Independent of accounting treatment however, the gross margin for either 2014 or 2015, represents a “significant opportunity for improvement.” That’s corporate code for “it’s terrible”, historically, but a tremendous opportunity going forward at the same time. A full cost accounting review by every single input into COGS and shipping and supply chain is underway, in addition to a review of every supply arrangement and cost input into the company’s products.

Moving on to operating expenses, they were down 24% vs. prior year. Great result, right? Wrong. Because G&A was actually up over 103%, or more than $630 thousand…and what got cut was sales and marketing. That hurts the brand and the long-term intangible franchise value. In fairness, there was an ownership transition integration, and other one-time expenses, and $320 thousand of the G&A was non cash stemming from accounting for equity awards. Notwithstanding, the OpEx opportunity is the next area of overhaul that we will be addressing.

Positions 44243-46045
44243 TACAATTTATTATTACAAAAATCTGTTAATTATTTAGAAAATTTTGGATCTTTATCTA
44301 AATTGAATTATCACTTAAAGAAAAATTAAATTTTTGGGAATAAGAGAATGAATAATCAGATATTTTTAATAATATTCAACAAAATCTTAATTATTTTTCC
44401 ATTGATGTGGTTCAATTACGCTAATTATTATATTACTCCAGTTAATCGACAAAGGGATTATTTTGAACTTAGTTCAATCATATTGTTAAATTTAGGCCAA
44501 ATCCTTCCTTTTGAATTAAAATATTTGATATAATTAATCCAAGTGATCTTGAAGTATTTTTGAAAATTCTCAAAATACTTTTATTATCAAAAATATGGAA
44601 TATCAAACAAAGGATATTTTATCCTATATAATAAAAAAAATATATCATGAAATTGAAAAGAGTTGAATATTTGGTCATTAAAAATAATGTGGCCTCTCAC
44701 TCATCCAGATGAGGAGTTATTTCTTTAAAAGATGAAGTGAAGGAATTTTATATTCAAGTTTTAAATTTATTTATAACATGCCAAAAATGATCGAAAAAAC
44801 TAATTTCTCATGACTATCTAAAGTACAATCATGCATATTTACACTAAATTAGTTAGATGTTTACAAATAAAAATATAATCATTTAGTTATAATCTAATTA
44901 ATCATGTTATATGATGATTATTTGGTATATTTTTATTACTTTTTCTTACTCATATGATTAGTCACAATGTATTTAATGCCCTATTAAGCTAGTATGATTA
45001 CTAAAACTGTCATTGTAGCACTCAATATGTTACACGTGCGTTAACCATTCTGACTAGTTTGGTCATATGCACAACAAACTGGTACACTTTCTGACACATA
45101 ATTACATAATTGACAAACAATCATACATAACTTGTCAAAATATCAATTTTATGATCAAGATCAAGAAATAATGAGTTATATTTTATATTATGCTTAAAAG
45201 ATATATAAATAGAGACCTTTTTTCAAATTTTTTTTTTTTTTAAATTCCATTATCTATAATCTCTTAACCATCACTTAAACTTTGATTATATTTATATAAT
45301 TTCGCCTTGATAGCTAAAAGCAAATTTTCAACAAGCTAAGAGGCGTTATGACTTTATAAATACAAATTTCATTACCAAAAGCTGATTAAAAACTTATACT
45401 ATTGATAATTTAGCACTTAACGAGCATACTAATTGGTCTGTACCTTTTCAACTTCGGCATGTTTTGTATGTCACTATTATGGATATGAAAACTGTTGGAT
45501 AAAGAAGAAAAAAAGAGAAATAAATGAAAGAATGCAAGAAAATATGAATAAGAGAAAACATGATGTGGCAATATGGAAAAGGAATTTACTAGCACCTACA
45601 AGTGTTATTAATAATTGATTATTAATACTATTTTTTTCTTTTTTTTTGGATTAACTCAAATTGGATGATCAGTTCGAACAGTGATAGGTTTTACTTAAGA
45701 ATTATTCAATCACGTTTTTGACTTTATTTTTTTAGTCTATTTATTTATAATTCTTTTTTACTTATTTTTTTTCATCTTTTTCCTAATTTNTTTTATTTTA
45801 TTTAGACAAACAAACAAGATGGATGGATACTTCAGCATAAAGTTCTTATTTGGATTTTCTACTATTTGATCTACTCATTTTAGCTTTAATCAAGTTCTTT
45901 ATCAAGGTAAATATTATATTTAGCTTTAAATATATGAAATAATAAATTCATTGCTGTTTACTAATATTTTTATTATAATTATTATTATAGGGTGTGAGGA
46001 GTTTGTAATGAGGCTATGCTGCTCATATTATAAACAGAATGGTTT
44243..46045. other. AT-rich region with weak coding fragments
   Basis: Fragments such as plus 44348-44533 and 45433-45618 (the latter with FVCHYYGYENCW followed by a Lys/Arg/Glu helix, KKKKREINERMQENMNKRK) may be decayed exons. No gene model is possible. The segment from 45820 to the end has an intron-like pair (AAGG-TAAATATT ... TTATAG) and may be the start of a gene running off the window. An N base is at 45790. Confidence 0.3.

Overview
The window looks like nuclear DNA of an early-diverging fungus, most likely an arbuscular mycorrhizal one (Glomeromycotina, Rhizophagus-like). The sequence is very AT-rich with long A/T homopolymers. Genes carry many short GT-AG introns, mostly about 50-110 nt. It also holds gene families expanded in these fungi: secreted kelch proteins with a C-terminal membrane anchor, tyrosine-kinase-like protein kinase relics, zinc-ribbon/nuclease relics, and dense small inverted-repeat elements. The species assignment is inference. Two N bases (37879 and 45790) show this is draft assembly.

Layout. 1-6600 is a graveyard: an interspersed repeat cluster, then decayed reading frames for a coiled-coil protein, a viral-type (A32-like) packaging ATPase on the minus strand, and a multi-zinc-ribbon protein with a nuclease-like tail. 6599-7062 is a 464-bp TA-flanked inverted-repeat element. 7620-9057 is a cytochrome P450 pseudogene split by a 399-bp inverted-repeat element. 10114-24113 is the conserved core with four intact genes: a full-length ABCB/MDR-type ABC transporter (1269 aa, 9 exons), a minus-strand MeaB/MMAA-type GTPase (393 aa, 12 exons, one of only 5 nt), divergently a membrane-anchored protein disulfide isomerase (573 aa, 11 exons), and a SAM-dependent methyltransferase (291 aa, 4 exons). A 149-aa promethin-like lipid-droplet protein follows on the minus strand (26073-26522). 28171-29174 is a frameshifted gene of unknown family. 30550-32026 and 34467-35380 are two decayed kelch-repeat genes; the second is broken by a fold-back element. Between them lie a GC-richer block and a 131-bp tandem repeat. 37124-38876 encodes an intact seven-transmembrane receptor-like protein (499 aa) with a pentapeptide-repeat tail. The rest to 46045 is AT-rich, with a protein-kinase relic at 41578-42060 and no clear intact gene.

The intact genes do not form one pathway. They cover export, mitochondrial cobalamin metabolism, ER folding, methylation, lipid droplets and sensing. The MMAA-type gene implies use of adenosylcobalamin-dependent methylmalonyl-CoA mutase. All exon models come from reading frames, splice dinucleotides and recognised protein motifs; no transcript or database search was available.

At the bottom line, in Operating income, the Company lost $972.7 thousand on a full year basis vs. a loss of $891.4 thousand in the prior year, or an increase of 9.1%.

From a balance sheet standpoint, assets are essentially in line with liabilities, with current liabilities down a significant 52% vs. prior year, or a reduction of more than $619 thousand.

In summary, looking at the financial performance for 2015 it is difficult to draw definitive conclusions given: This was a year of acquisition and integration of the business; this was a year that also included a sale of the brewery business, and there were multiple moving parts in the integration, and multiple challenges in maintaining sales and customers just before the business was acquired.

With those caveats, a few things are inarguable that we believe are fair takeaways: